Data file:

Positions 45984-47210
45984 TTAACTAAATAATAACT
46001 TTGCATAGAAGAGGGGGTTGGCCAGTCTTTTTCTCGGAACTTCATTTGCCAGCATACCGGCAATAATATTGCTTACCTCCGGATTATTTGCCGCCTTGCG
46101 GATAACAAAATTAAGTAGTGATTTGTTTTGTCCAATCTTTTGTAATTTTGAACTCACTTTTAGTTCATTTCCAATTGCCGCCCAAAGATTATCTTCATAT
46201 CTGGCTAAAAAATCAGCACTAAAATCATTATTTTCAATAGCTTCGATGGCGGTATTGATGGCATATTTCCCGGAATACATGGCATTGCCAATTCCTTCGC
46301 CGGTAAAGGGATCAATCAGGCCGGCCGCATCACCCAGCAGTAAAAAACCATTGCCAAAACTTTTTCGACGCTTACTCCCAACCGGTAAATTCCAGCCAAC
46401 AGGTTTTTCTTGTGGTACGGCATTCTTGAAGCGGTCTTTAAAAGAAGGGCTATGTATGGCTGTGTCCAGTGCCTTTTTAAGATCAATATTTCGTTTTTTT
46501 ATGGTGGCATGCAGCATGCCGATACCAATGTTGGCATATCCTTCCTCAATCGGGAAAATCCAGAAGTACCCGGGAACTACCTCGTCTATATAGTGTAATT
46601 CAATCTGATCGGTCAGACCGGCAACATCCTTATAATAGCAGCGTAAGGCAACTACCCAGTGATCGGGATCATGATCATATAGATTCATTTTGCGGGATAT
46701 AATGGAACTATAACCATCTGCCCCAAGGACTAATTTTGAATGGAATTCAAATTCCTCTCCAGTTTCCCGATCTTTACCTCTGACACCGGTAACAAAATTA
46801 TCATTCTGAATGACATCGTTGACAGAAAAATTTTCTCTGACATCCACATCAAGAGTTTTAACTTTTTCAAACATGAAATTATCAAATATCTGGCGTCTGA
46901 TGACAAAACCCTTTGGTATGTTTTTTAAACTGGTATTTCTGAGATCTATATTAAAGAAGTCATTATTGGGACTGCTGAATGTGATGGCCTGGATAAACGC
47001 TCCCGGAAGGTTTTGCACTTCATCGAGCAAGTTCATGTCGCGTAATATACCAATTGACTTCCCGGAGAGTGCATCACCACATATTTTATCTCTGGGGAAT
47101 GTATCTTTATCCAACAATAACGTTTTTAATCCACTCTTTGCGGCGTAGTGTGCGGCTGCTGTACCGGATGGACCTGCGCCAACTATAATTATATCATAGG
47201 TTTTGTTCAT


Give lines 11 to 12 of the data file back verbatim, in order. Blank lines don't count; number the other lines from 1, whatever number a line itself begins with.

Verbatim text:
46801 TCATTCTGAATGACATCGTTGACAGAAAAATTTTCTCTGACATCCACATCAAGAGTTTTAACTTTTTCAAACATGAAATTATCAAATATCTGGCGTCTGA
46901 TGACAAAACCCTTTGGTATGTTTTTTAAACTGGTATTTCTGAGATCTATATTAAAGAAGTCATTATTGGGACTGCTGAATGTGATGGCCTGGATAAACGC